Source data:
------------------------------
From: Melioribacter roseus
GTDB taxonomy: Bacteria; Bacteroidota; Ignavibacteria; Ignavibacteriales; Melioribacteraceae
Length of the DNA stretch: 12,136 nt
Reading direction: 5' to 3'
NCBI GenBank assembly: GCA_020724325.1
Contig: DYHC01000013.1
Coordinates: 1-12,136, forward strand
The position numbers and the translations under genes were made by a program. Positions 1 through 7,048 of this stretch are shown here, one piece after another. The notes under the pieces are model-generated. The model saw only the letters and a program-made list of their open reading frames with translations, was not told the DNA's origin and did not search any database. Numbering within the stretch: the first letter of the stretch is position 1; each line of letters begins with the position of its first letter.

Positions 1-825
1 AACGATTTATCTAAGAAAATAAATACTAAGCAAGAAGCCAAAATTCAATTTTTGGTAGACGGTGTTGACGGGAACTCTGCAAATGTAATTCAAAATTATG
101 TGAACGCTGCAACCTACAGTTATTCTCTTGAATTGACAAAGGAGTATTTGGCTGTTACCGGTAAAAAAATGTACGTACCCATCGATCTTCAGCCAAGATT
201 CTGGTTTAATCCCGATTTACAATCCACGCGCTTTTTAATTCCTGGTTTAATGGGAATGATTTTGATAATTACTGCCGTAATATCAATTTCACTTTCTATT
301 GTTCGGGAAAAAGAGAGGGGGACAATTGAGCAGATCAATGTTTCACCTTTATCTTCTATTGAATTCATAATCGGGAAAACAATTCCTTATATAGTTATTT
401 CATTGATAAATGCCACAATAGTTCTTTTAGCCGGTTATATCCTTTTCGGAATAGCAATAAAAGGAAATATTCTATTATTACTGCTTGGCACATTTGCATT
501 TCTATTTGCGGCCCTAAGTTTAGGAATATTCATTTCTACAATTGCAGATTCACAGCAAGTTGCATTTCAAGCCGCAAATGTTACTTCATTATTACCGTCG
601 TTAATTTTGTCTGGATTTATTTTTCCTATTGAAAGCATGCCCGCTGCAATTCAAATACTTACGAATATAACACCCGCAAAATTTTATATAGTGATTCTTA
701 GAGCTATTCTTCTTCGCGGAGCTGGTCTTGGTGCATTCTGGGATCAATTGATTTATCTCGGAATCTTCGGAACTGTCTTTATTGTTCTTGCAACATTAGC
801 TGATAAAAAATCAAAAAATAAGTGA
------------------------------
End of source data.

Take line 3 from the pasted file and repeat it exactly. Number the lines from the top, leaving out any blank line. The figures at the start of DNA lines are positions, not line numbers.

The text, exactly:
Length of the DNA stretch: 12,136 nt